Elements and ions

Every element has its own name and symbol. The names often show some of the history of the element, and is sometimes from Latin. But don't forget: every language has its own, often old fashioned name for such an element (lead, tin, sodium, etc)
The symbol is always a capital, often (but not always!) accompanied by a small letter.
There is a table with all elements: table V

If atoms change into ions, they can become positive or negative.
If it concerns simple positive ions, the name remains unchanged, but we put Roman numbers: I, II etc. to indicate the charge of the simple ion.

The ion of Copper can have the formula: Cu2+. You write: ion Cu(II); the Iron(III)ion is the ion Fe3+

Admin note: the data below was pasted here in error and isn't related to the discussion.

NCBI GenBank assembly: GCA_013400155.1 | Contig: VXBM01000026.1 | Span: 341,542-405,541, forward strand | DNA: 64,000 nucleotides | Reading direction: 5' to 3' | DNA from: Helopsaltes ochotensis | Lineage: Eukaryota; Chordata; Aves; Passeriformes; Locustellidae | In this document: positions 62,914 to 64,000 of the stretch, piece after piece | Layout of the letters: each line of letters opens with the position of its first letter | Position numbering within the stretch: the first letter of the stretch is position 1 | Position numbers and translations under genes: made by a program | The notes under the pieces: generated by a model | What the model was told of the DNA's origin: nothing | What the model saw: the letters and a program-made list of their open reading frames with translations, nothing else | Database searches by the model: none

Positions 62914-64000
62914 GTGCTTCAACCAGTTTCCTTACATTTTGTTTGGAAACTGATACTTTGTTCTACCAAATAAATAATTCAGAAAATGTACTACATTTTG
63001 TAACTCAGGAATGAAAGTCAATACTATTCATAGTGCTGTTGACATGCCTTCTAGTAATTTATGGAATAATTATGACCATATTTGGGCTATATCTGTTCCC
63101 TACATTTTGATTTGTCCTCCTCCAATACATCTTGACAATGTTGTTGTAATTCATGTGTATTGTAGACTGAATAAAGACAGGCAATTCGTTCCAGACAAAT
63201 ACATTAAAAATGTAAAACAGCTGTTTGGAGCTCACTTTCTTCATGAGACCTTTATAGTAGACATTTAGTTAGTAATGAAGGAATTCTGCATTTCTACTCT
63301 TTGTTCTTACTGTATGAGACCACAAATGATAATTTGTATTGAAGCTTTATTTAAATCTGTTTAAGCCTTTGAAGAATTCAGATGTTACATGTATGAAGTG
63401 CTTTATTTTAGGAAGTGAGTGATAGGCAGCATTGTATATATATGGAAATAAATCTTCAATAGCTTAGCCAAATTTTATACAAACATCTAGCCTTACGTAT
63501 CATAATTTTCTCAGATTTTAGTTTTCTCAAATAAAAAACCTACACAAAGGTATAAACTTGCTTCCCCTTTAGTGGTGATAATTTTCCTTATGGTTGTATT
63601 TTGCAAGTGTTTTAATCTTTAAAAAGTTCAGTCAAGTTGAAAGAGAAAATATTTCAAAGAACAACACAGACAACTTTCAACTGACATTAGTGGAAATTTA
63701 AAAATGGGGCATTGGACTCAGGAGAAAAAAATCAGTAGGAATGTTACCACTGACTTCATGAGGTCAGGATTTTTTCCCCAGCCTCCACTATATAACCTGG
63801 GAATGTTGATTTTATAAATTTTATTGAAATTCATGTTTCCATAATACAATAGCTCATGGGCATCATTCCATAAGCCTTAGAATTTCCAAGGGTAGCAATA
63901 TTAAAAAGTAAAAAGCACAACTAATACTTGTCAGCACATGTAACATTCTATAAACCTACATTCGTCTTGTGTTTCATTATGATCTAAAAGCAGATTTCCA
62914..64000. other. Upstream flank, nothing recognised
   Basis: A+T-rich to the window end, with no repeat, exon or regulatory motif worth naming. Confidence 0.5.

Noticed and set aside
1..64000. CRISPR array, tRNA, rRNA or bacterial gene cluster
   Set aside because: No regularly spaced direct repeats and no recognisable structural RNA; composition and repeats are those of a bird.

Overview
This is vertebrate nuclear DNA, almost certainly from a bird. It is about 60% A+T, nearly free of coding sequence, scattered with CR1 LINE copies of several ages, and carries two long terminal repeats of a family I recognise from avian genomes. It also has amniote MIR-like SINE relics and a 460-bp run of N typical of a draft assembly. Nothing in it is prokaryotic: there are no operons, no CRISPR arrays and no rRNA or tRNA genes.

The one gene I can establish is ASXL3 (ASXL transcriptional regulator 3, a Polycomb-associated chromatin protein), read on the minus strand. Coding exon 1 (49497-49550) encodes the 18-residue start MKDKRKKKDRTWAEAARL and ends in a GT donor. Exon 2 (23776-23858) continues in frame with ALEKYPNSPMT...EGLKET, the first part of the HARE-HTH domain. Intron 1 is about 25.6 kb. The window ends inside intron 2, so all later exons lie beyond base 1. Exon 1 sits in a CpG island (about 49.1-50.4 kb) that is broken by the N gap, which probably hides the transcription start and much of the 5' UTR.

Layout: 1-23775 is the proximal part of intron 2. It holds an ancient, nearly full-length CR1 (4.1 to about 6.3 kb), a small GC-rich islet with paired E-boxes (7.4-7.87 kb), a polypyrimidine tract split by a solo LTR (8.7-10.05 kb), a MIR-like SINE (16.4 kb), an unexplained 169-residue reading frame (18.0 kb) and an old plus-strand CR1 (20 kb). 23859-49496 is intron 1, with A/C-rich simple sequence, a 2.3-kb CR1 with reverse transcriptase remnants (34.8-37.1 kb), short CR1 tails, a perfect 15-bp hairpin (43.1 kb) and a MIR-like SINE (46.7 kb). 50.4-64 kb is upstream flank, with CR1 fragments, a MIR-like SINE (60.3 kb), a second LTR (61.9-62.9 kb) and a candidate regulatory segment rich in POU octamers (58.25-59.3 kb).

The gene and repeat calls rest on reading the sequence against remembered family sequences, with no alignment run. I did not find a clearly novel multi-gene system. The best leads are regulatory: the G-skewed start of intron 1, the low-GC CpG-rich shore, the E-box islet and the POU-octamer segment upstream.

Talking about simple negative ions, we give the name of the element the suffix -ide.

a couple of examples: I- is the ion "Iodide", Cl- is the ion "Chloride".
CuI2 (built up of ions Cu2+ and Cl-, has the name: Copper(II)iodide.

Long time ago bicicles had a so called carbide lamp. A white substance, carbide, had to react with water. Thus a flamable gas was formed that they could lighten. That's how a lightning flame appeared.

Apart from simple ions, we also know the complex ions, made up of several atoms of the same or different elements. These also can be positive and negative. You can find a table like table XI about the solubility of salts.
In that table we can see the symbols of all kind of ions.
Normally chemistry students should know these ions by heart!
Mind that the salts always are built up of negative and positive ions (and are neutral toghether).